what comes first the Lender or the offer?

10 Replies

What kind of purchase are you making?  Lender before deal.  Offhand I can't think of a single benefit to negotiating the deal first.  Understanding your financing can:

1. Help you select deals the fit your needs/financing

2. Help you better negotiate to your situation

3. Prevent you from having to back out several days and a lot of time in because you didn't do your homework before.

@Darryl Jennings If financing is needed, they need a lender first. It's not fair to anyone involved, the buyer included, to be looking at houses they can't afford. If they aren't willing to get preapproved, that buyer...is only a looker. They should keep to open houses until they are ready.

@Darryl Jennings you need to have clear idea where the money is coming from.

Investor financing is quite varied and much different terms and qualifications than home owner financing that most new investors may be familiar with. 

@Darryl Jennings if you are looking at traditional residential financing you can talk to lenders and get a 'loan pre-approval' they will pull your credit and ask for income verification and tell you a ballpark figure that they will loan you. you will get the most favorable terms on this type of loan with lower rates and longer terms. But you can't use these for properties with more than 4 units and you can't have more than 10 (unless you are married).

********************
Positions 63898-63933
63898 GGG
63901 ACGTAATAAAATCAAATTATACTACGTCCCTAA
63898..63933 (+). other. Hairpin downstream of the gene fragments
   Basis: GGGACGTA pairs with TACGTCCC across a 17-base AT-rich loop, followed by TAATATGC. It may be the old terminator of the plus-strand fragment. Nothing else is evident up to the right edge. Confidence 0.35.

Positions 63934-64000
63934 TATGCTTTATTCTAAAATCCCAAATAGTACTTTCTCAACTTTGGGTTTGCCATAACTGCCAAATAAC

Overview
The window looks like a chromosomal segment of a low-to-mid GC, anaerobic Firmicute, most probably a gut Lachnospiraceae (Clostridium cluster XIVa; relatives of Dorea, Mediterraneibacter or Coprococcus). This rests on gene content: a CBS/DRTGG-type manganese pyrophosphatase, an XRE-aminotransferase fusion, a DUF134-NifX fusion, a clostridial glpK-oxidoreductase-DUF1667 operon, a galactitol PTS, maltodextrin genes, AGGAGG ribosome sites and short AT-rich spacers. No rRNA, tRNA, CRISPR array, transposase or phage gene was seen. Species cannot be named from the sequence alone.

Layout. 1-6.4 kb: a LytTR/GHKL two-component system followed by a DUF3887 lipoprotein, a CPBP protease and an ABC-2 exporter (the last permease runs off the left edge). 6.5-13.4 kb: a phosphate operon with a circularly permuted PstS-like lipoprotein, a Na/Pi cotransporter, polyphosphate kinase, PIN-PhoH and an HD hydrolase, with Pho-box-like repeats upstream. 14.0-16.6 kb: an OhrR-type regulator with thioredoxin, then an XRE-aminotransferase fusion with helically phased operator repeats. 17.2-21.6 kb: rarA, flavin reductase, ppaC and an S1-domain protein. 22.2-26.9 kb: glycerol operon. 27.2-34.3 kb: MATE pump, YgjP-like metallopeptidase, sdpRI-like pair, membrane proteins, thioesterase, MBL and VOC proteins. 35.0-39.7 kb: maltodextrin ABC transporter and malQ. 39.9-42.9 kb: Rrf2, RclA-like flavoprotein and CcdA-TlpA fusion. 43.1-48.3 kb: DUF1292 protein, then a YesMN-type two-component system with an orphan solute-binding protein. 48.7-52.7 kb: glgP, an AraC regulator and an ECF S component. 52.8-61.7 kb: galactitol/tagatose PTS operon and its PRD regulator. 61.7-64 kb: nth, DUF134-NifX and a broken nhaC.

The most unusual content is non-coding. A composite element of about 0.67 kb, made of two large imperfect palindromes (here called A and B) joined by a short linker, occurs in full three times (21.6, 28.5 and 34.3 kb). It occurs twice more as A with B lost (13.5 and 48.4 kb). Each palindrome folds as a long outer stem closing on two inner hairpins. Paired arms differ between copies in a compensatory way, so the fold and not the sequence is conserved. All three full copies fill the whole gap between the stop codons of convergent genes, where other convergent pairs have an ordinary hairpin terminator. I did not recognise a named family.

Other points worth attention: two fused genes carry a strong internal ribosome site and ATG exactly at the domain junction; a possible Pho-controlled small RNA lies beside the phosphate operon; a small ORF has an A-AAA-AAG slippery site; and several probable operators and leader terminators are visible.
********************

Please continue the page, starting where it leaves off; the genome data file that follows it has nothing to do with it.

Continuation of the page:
if you are seeking commercial credit for more than 4 units or because you situation does not permit loans based on debt-to-income, a commercial lender will be able to tell you if you have sufficient assets and relevant experience for them to consider you for a commercial loan. Expect higher (probably variable) rates, and shorter amortization period. Commercial lenders will also pull your credit (on mine they pulled a FICO4 score); they will have you fill out a 'personal financial statement' and it doesn't hurt to have a business plan.

Originally posted by @Darryl Jennings :

@Jill F. You're saying you can't get more than 10 traditional loans unless you are married? Meaning that after 10 you have to seek other funding such as partners or Hard Money?

Oh no, I worded that poorly. If you are married each spouse can finance 10 backed by Fannie. Traditional residential financing is not my area of expertise because we don't have high enough dti (we have no w-2 income) so we have to use commercial loans. The commercial lenders don't have any limit but rates are higher, terms are shorter, however on the upside with a commercial loan you can hold the property in an LLC and have more than 4 units in property.

 

Lender for a couple of reasons:

1) If you're asking the question I'm guessing you're newer. Speaking to lenders can potentially give you a more realistic idea of how fundable you are/what property price you can afford 

2) They can give you an idea of what you'd be looking at in costs going into closing which sometimes surprises many newer investors.